See Reynolds v. State, 2016 Ark. 214, at 3, 492
S.W.3d 491, 494. This court views the evidence in the light
most favorable to the State and affirms if there is
substantial evidence to support the verdict. Id.
Substantial evidence is that which is of sufficient force and
character that it will, with reasonable certainty, compel a
conclusion one way or the other, without resorting to
speculation or conjecture. Id. This court does not
weigh the evidence presented at trial or assess the
credibility of the witnesses, because those are matters for
the fact-finder. Id. The trier of fact is free to
believe all or part of any witness's testimony and may
resolve questions of conflicting testimony and inconsistent
first argues that the State failed to prove that he had
actual or constructive possession of the computers because
for an eight-day period his ex-wife had sole possession of
the computers. However, the two computers that contained
images of child pornography were found in a computer file
that contained the name "Whitney" under
"Documents and Settings." Additionally, testimony
revealed that the images had been created in April and May
2010, and Teena testified that she and Whitney had lived
alone since 2010 and that she had not used any of the
computers since March 2010, after she had bought her own
laptop. The jury was free to believe all or part of her
testimony, and it chose to believe her.
next argues that the State offered no evidence as to the
actual ages of the children. Detective Schrock testified that
each picture appeared to depict a prepubescent female, and
the jury was provided with the pictures. The circuit court
instructed the jury with the following, "In considering
the evidence in this case, you are not required to set aside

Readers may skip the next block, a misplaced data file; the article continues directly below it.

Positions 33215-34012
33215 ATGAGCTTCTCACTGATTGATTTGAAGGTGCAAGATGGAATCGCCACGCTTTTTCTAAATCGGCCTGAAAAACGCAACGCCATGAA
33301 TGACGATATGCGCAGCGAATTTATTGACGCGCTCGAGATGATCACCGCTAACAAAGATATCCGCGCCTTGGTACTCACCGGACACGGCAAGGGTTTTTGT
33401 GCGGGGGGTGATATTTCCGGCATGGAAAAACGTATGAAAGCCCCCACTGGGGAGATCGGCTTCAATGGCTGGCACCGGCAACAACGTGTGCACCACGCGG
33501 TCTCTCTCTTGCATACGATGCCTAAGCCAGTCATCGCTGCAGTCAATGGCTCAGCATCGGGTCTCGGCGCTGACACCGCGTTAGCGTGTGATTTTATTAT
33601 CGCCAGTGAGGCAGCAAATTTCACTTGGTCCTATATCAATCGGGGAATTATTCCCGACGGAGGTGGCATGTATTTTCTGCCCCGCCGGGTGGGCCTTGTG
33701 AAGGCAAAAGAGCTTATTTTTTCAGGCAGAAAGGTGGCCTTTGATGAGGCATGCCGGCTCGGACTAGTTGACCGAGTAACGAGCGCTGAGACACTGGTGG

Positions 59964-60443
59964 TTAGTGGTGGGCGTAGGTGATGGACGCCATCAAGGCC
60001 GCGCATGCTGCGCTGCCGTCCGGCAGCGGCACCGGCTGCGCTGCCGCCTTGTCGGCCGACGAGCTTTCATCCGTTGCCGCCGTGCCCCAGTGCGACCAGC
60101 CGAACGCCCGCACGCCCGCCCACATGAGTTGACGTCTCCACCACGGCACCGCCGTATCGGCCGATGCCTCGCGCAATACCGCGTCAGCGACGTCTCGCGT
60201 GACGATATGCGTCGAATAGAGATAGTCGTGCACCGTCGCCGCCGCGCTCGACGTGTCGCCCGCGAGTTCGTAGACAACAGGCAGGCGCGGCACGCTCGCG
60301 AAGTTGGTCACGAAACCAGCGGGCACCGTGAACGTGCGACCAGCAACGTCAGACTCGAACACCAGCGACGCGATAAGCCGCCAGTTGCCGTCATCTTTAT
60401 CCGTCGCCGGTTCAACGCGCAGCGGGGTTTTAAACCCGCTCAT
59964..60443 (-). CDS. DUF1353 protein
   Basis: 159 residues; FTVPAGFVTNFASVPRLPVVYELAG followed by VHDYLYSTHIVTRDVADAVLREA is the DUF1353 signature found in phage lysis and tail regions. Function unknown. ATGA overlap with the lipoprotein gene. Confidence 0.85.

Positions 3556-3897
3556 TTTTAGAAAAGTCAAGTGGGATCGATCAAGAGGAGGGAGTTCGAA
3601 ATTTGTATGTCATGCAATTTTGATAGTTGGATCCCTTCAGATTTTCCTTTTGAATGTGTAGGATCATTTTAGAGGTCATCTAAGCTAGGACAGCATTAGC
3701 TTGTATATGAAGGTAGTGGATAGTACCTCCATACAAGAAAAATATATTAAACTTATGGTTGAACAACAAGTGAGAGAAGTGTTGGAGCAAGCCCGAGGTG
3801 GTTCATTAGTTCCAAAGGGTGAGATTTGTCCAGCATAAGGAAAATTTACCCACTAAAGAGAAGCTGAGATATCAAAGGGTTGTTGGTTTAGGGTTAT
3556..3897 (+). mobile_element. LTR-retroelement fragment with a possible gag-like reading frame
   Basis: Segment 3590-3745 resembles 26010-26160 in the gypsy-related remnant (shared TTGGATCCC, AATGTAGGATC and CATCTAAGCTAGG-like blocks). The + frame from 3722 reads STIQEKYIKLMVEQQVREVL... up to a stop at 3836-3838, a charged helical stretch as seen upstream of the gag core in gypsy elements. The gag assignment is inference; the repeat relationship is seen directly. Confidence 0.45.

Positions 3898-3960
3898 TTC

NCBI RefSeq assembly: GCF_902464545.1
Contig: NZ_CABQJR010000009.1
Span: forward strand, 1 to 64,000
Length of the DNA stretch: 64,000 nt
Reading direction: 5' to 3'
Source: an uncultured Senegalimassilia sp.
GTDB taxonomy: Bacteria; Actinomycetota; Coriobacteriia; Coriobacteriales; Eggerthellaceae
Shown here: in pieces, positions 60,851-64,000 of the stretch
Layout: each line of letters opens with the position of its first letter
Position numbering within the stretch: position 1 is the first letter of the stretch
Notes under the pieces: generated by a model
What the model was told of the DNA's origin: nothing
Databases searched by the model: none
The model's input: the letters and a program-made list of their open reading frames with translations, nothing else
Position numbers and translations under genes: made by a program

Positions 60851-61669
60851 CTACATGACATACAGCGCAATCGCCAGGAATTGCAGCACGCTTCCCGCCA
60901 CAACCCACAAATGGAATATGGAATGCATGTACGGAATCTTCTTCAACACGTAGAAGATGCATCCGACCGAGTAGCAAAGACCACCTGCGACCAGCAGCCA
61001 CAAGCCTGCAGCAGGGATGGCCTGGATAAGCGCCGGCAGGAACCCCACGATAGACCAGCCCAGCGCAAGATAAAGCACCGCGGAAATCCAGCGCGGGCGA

your common knowledge, but you have a right to consider all
the evidence in the light of your own observations and
experiences in the affairs of life." Because the jury
was able to view the photos, taking into account the
testimony and instructions, we hold that substantial evidence
supported the verdict.
second point on appeal is that the circuit court erred in
allowing the Yahoo chat transcripts to be admitted into
evidence. A circuit court's ruling on relevancy and
matters pertaining to the admissibility of evidence is left
to the sound discretion of the circuit court and will not be
reversed absent an abuse of that discretion. Sipe v.
State, 2012 Ark.App. 261, at 10, 404 S.W.3d 164, 170. An
abuse of discretion is a high threshold that does not simply
require error in the circuit court's decision, but
requires that the circuit court acted improvidently,
thoughtlessly, or without due consideration. Id.
Moreover, an appellate court will not reverse a circuit
court's evidentiary ruling absent a showing of prejudice.
argues that the chats were not relevant to the charges
because he was not charged with soliciting child pornography
and that any probative value in the transcripts was
outweighed by the prejudicial effect. The circuit court
overruled Whitney's objection at the hearing, finding
that the transcripts were relevant to "prove those items
mentioned in ...